Uh!

Didn’t know this…

a<-structure(c(25,34,12,5),.Names=c("0","2","4","7+"))
> data
 0  2  4 7+
25 34 12  5

It’s becoming clear that I have learned R in the most unstructured way…I always do it in two stages :ashamed:

> data<-c(25,34,12,5)
> names(data)<-c("0","2","4","7+")
> data
 0  2  4 7+
25 34 12  5

It’s really useful to wrap it all in a single function.

Attribute Specification

Description:

 ‘structure’ returns the given object with further attributes
 set.

Usage:

 structure(.Data, ...)

Arguments:

 .Data: an object which will have various attributes attached to it.

 ...: attributes, specified in ‘tag=value’ form, which will be
 attached to data.

Details:

 Adding a class ‘"factor"’ will ensure that numeric codes are
 given integer storage mode.

 For historical reasons (these names are used when deparsing),
 attributes ‘".Dim"’, ‘".Dimnames"’, ‘".Names"’,
 ‘".Tsp"’ and ‘".Label"’ are renamed to ‘"dim"’,
 ‘"dimnames"’, ‘"names"’, ‘"tsp"’ and ‘"levels"’.

 It is possible to give the same tag more than once, in which case
 the last value assigned wins.  As with other ways of assigning
 attributes, using ‘tag=NULL’ removes attribute ‘tag’ from
 ‘.Data’ if it is present.



Comments

  1. Tal Galili says:

    Cool, I didn’t know this. Thanks for sharing!

    Tal

  2. romunov says:

    Mighty useful!

    Where do you generally learn to code? Books, on-line, mentor?

    1. All of them. Generally I read other people’s code & read blogs ;)

  3. romunov says:

    Any books/links you could recommend?

    1. I would say I learned alot from Faraway’s “Practical Regression & ANOVA with R”.

      For blogs visit R bloggers and browse thru posts.

  4. efrique says:

    Well, I’d have used

    a a a
    counts
    0 2 4 7+
    25 34 12 5

  5. efrique says:

    Sorry, the code and much of the comment seems to have all got eaten. I’ve not seen that happen before.

    I was pointing out that you can achieve the same thing with the array command, and that you can also name the dimension easily.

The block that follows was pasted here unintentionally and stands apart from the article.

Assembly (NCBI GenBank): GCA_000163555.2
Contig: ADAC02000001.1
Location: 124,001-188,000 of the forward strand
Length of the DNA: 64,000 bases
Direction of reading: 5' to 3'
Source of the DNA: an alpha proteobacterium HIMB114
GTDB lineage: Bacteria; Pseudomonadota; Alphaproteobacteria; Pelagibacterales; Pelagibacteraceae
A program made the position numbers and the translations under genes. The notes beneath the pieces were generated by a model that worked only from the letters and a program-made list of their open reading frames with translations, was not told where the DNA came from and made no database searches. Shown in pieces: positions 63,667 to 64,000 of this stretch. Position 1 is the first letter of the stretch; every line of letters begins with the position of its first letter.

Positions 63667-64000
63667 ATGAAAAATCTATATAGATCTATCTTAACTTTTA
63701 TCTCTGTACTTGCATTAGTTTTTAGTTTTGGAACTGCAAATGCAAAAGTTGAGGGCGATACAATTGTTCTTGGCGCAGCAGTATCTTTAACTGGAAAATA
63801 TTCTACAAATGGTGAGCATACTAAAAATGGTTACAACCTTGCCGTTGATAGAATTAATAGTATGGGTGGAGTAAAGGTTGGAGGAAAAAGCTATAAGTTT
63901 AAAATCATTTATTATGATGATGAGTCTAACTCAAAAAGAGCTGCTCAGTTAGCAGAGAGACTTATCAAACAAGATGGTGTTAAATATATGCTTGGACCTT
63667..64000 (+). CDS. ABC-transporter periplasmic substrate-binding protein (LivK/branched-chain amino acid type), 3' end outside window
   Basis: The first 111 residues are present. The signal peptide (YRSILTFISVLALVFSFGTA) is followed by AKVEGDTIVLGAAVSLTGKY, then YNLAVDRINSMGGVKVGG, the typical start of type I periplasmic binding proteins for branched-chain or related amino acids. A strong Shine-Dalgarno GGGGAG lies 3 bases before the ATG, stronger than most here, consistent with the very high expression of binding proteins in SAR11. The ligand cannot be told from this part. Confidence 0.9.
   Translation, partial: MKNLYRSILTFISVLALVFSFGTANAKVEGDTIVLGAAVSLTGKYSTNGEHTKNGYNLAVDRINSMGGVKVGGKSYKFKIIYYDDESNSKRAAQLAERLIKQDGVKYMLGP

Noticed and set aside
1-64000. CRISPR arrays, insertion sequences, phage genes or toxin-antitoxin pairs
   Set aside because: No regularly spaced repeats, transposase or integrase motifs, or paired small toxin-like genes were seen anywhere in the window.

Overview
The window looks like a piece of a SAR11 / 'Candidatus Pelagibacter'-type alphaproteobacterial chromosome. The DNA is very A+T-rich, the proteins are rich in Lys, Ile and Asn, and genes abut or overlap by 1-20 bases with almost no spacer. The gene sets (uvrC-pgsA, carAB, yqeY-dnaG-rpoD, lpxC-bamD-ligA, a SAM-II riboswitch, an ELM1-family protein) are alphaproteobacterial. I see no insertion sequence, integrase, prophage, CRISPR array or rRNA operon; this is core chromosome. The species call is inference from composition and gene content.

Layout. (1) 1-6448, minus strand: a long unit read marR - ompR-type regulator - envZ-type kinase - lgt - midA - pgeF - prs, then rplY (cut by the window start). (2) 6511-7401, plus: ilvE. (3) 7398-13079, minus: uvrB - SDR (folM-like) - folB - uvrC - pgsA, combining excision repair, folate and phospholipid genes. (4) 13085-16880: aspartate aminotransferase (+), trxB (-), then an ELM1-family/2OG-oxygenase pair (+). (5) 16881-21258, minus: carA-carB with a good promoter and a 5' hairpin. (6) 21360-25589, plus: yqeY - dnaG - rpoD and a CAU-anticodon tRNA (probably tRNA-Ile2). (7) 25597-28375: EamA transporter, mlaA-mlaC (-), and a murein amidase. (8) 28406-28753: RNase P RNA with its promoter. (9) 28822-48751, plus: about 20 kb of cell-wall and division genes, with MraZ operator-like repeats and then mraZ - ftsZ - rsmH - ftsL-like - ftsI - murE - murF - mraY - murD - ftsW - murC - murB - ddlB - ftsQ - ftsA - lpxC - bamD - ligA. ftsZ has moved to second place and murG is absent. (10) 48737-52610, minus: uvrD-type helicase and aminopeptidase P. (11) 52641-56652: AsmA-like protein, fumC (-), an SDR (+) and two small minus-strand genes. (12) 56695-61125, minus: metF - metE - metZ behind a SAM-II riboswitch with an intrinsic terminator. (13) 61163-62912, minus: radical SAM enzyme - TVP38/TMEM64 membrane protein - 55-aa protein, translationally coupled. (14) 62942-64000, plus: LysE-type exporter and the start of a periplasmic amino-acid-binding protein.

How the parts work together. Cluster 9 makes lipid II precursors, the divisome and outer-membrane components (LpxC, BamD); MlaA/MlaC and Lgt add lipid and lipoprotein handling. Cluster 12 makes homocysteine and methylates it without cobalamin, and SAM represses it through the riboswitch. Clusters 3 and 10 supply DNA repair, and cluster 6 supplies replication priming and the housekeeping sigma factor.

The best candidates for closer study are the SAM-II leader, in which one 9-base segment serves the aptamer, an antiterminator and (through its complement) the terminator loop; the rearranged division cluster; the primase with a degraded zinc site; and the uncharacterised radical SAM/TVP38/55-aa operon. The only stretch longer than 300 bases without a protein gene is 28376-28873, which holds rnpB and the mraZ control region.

6. Bob Muenchen says:

    Since you’re used to names(a), I would just do it as:

    a<-structure(c(25,34,12,5), names=c("0","2","4","7+"))

    That is, use "names=" rather than ".Names=". I don't really know the historical reason that lets ".Names=" work.

    Cheers,
    Bob

    1. Of course! This is what I (and probably most useRs) will use inside structure().This will be more consistent with other parts of code we have written.

      I searched but I couldn;t find the historical reason, either.

      PS : I like your book so much. I used it the reverse way. I learned a little SAS ;)

  7. Bob Muenchen says:

    Glad you liked the book. It took me forever to write. Ralph O’Brien says that in a few years there will be so many students graduating knowing mainly R that I’ll need to write, “SAS for R Users.” That’ll be the day!

  8. efrique :

    Sorry, the code and much of the comment seems to have all got eaten. I’ve not seen that happen before.

    I was pointing out that you can achieve the same thing with the array command, and that you can also name the dimension easily.

    I get the array thing you tried to show. I don’t get however what happened to your code ;(

  9. etiennebr says:

    dput() allows to display the structure() code of an object so you can recreate it. This is sometimes used on mailing list to load data. Maybe it can be useful.
    > dput(matrix(1:9,3))
    structure(1:9, .Dim = c(3L, 3L))
    > dput(data.frame(a=1,b=4,e=6))
    structure(list(a = 1, b = 4, e = 6), .Names = c(“a”, “b”, “e”
    ), row.names = c(NA, -1L), class = “data.frame”)

  10. So we dived into dusty things I guess…

  11. [...] Next step is not strictly needed, but I just like to have a dataframe with only the two columsn with the file name and size. I create the dataframe and column names in one go using the ’structure’ function (I found out about this option here). [...]